Photo by Melanie Haiken
Photo by Shutterstock.com
Recent data revealed 61,000 structures hidden under the jungle canopy around Tikal.
The national park and UNESCO World Heritage site has long captivated visitors, but recent research is changing the way we experience this ancient place.
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“We always knew Tikal was bigger than what you see today, because there are so many buildings buried under the vines, like this one,” guide Carlos Lopez said during a recent tour as he directed the attention of our group to what appeared to be a steep-sided hill of vegetation. “But now we know this whole area was the site of a much bigger, more sophisticated civilization, maybe as great as [Ancient] Greece or Egypt.”
The ancient Mayan city in northern Guatemala dates as far back as the 6th century B.C.E.; 80 percent of it remains unexcavated, and many significant sites may never be uncovered, Lopez explained. “With some of the buildings, it’s better not to clear them because the roots are so intertwined with the stones that excavating could cause them to fall apart.”
But thanks to a revolutionary new laser-based remote-sensing and 3-D mapping technology known as LiDAR (Light Detection and Ranging), scientists are finally uncovering some of Tikal’s many secrets. A research project begun in 2016 and funded by the Guatemalan nonprofit PACUNAM has scanned the 800-square-mile area, and the first report of the resulting data, published in Science magazine in late 2018, revealed an astonishing 61,000 structures still hidden beneath the jungle canopy. The implications of their presence are already changing much of what we thought we knew about the city, its purpose, and its people.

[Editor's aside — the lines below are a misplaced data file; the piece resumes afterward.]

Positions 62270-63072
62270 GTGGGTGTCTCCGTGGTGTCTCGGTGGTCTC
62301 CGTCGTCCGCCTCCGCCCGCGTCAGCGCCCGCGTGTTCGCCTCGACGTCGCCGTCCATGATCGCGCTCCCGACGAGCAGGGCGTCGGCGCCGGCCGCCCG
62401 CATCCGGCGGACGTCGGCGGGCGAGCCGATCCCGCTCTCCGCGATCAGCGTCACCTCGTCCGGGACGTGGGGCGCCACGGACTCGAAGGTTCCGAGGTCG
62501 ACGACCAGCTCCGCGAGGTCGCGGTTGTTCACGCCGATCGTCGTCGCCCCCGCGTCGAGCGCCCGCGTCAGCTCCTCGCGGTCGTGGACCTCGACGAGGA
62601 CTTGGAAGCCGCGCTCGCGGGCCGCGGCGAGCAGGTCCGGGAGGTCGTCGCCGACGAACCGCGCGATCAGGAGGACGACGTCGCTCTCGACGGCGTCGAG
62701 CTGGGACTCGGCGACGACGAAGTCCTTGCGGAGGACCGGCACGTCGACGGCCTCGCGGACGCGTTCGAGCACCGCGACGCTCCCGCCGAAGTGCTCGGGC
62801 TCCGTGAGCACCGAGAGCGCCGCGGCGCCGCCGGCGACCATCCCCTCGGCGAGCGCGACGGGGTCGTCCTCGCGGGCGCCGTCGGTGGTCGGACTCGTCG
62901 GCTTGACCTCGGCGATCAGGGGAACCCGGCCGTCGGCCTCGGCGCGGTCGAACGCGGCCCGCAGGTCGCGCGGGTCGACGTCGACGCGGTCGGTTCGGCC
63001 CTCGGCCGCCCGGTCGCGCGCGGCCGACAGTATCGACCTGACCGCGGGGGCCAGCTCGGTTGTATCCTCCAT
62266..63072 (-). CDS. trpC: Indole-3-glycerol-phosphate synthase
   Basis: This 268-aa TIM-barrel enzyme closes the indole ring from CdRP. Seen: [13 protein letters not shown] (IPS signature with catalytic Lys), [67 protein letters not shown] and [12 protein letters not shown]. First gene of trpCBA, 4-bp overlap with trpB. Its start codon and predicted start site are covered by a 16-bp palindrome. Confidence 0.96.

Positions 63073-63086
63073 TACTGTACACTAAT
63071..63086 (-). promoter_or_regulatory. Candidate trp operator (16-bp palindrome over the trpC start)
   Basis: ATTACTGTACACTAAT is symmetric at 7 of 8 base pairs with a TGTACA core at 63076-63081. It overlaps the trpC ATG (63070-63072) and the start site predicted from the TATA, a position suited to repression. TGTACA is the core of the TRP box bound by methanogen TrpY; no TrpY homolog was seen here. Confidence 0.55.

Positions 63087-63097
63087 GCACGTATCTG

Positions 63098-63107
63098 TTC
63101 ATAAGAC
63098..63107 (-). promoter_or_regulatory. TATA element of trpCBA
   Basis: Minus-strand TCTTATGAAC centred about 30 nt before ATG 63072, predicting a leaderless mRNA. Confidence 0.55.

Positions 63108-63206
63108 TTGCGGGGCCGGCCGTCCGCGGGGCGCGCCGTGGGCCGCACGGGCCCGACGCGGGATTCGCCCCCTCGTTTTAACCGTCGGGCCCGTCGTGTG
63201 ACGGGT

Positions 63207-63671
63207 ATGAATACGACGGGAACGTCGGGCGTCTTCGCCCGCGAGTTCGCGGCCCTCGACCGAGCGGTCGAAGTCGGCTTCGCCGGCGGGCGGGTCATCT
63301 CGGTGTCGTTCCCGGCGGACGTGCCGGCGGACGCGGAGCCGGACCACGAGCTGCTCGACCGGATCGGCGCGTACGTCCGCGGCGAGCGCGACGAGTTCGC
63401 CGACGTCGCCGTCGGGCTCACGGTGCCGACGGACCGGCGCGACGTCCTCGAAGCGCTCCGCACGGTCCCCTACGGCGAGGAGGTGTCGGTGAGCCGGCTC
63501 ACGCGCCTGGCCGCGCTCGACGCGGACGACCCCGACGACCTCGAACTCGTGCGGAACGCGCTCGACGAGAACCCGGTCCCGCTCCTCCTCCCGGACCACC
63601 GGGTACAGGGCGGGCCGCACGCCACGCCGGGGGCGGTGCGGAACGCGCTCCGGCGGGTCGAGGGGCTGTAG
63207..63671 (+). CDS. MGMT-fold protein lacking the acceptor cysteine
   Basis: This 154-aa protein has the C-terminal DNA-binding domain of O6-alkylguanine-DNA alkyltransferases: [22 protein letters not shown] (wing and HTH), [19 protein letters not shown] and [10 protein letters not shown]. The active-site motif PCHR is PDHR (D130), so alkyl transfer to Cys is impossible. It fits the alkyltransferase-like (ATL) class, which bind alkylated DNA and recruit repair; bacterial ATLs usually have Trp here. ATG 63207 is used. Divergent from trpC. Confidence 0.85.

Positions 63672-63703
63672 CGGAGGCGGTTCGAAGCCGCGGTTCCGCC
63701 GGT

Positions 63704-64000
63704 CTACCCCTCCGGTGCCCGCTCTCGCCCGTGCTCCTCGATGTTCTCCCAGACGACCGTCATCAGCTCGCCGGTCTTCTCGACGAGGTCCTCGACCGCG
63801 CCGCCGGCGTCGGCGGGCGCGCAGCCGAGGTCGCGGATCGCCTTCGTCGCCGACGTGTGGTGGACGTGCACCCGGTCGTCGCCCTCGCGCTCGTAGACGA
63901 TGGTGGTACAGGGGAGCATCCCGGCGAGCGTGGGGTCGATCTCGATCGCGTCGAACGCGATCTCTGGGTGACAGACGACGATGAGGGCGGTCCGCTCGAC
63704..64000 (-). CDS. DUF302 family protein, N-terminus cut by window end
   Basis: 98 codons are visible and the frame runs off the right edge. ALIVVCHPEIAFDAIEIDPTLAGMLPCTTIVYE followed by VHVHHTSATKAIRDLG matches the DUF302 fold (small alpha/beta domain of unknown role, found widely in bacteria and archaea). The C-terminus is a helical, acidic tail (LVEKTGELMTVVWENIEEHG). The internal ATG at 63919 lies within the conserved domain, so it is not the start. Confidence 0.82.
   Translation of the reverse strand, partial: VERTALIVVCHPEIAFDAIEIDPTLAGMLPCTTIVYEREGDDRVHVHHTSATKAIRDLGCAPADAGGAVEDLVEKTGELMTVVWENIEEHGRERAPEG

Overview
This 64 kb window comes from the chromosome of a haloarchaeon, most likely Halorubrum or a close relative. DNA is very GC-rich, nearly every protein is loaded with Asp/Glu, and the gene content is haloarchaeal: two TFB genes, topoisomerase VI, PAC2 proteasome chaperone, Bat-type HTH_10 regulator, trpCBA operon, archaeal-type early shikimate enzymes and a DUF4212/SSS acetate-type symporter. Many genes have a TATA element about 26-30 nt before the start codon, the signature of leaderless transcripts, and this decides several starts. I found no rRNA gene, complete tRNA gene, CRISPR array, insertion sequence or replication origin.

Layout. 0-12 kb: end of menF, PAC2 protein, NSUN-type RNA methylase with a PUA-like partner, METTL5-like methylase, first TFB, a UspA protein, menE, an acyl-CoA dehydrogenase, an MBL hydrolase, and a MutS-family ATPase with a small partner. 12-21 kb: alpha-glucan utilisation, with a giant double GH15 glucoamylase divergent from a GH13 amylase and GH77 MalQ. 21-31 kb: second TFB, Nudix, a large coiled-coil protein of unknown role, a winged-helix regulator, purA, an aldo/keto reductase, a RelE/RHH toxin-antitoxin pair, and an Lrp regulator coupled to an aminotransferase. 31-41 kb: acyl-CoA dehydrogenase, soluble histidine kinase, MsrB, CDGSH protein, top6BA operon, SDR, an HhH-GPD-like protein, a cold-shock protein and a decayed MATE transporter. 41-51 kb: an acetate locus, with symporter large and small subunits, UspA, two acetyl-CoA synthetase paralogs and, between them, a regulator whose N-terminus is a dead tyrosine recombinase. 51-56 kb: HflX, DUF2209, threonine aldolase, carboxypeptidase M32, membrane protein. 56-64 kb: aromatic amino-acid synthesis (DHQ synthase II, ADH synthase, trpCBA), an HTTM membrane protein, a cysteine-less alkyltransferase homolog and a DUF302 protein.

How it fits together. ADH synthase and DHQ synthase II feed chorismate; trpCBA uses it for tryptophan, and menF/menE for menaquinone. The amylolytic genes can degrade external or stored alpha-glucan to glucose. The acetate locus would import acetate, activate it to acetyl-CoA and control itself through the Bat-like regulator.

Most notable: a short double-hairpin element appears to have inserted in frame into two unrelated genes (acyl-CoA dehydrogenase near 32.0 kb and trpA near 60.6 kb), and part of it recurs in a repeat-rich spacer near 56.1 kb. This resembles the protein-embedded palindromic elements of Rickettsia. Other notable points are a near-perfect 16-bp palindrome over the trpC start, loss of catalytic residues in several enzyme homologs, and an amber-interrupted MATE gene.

Tikal was once thought to be primarily a religious and cultural site because of the splendor of its temples, the park’s primary draw. But the LiDAR mapping showed it to have been a vast city-state and urban hub of commerce, trading, and government, connected by 60 miles of broad avenues and elevated causeways. The scans also revealed 140 square miles of terraces watered by a complex system of irrigation canals, reservoirs, and dikes—evidence of a surprisingly advanced agronomy.
Extrapolating from these high-tech maps, researchers now believe that Tikal was much more densely populated than previously thought: At its height (between 650 and 800 C.E.), it may have been home to 7 to 11 million people—possibly doubling the previous estimates of around 5 million.
Perhaps the most exciting revelation is the prominence of defensive fortifications and a formerly unknown fortress, recently named La Cuernavilla, complete with ramparts, moats, and watchtowers. The discovery upended ideas about Mayan society, indicating that it may have been more violent and warlike than previously thought.
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And in addition to large-scale research projects, local efforts are broadening our understanding of Tikal as well, such as the museum opened in 2017 at the nearby boutique hotel Las Lagunas. The collection of artifacts amassed over 60 years by the hotel’s owner, Edgar Castillo, includes stone statues, intricately painted pottery, elaborate necklaces, carved buttons, and even skulls with jade-inlaid teeth. Each item is qualified and registered by the government of Guatemala (unlike many private collections), and together they help visitors understand a bit more about the rich and advanced artisanship of Mayan civilization. Hotel guests may visit the museum anytime for free, and it’s open to other visitors for a nominal five dollars.
All of this new knowledge hasn’t yet changed the park as it appears to visitors because most of the sites revealed by the LiDAR mapping remain inaccessible. But as Lopez guided us among the same temples and structures hundreds of thousands had toured before, our knowledge that these buildings were part of a vast metropolis made an already exciting experience that much more thrilling.